Kochenov: The Citizenship of Personal Circumstances in the EU

Citizenship has been defined as “an object and an instrument of closure”1 — the chalk of the line between the ‘outs’ and the ‘ins’; an indispensable element of the legal ‘world-making’. Exclusion is one of the traditional functions of citizenship. However, the creation of a supranational citizenship derivative from the nationalities of the member states has produced something new in the EU.

The EU altered the essence of citizenship by demanding inclusion of other EU citizens into the national community guided by the principle of non-discrimination based on nationality, thus abolishing the legal relevance of member state nationalities in an array of crucial areas of human activity where EU law applies. The EU has also removed somewhat the member states’ ability to regulate migration of EU citizens, with a very clear outcome for the relevance and function of the nationalities of the member states to go beyond providing a bridge to the ius tractum status of EU citizenship, that is the means to acquire the supranational status. Thirdly, and crucially, EU law deactivated what is usually perceived as one of the last remaining purely citizenship, as opposed to human, rights: the right not to be deported.

The ability of anyone to stay within the realm of their national legal system, protected by it from expulsion to a foreign land, is equally shattered. EU law does not only reward the movers regarded as useful in the context of the internal market but also ‘un-protects’ the static citizens even at the national level. EU law’s opening of states is empowering for those who are willing and ready to benefit from what is on offer. Enforcing old assumptions would unquestionably imply trimming the life chances of such individuals.

While EU citizenship has the potential to ‘take over’, de facto, from the nationalities of the member states, it seems to be based on entirely different principles. It is a citizenship conditioned on a market endorsement and the performance of ethically questionable acts, like venturing out across the invisible inter-state borders within the internal market. Rather than celebrating the abstract humanity of the bearer through the extension of rights based on a formal legal status aimed at ignoring the actual differences between the holders, EU citizenship, on the contrary, virtually never protects the weak and the needy based on their humanity and legal status but uniquely connects such protection with the perceived cross-border or economic aspects of the lives in question.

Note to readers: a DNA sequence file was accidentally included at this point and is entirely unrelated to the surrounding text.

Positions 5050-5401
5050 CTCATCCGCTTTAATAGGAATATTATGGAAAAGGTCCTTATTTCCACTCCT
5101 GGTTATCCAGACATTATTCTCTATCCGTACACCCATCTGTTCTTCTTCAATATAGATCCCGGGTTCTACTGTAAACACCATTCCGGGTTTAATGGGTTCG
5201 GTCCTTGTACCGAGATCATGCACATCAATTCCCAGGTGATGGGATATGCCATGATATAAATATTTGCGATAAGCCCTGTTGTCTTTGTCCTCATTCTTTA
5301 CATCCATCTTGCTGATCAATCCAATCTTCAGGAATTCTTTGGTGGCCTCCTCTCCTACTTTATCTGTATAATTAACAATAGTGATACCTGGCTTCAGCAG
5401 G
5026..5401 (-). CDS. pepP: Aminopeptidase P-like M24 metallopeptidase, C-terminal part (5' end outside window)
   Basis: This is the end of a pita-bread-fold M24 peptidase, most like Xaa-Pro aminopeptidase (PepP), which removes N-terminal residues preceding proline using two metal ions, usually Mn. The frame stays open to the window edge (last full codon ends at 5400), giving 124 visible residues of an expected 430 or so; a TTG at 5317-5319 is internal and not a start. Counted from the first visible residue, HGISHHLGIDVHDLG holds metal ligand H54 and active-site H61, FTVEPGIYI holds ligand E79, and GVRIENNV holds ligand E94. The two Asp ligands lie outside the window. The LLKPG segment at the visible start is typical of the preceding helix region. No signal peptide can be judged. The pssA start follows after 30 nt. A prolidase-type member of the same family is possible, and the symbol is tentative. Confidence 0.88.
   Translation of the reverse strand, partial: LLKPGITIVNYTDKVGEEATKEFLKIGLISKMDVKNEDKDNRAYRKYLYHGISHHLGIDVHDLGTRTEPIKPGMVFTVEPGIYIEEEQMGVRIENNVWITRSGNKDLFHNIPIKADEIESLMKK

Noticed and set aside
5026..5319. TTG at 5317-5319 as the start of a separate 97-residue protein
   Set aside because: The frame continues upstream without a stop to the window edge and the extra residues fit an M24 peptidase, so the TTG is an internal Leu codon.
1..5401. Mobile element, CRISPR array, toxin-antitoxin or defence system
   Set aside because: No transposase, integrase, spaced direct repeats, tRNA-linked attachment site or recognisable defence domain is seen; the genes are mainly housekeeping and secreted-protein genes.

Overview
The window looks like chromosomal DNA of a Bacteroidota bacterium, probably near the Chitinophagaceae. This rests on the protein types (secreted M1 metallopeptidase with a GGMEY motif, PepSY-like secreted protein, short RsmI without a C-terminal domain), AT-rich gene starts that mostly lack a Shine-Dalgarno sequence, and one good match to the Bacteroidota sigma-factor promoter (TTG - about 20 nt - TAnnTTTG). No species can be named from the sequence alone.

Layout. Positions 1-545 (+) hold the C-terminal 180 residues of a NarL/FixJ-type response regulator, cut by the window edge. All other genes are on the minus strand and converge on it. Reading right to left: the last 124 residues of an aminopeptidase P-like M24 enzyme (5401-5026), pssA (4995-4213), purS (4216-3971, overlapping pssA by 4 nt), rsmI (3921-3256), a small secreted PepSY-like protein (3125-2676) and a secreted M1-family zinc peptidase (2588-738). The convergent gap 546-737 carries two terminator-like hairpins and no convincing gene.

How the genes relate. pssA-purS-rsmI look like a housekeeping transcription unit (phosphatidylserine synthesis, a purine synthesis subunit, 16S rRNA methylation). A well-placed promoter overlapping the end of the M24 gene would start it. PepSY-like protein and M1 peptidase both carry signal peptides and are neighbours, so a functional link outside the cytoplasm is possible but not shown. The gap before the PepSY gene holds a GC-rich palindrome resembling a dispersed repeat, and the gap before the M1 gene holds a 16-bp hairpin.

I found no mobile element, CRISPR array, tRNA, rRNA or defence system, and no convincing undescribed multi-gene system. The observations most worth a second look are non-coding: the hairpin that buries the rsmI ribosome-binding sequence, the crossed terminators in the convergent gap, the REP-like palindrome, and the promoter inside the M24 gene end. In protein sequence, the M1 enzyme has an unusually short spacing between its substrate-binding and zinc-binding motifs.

This said, this is all about giving recognition to the person. Instead of using the logic of the shift from the purely legal to social reality to extend additional protections to those whom the legalistic framework renders invisible, EU citizenship deploys the same to the opposing end: to pre-empt the extension of rights. In this sense, EU citizenship is a negative departure from the abstract citizenship ideal, looking beyond the strictly legal truth of supranational-level status only to undermine the latter’s effects should the dogmatic ideal of a ‘good market citizen’, which is by definition deprived of any moral or ethical contenu whatsoever, not be satisfied. This unexpected development demonstrates the attractiveness of the formal legalistic world of clearly formulated and meticulously enforced legal truths, which citizenship has precisely been drifting away from over the last decennia, turning modern constitutionalism towards the person.

Endnote
1 W Rogers Brubaker, Citizenship and Nationhood in France
and Germany (HUP 1992) 34

The full contribution of the author on ‘The Citizenship of
Personal Circumstances in Europe’ is available in D Thym (ed),
Questioning EU Citizenship: Judges and the Limits of Free
Movement and Solidarity in the EU (Bloomsbury/Hart, Oxford/
Portland, OR, 2017).

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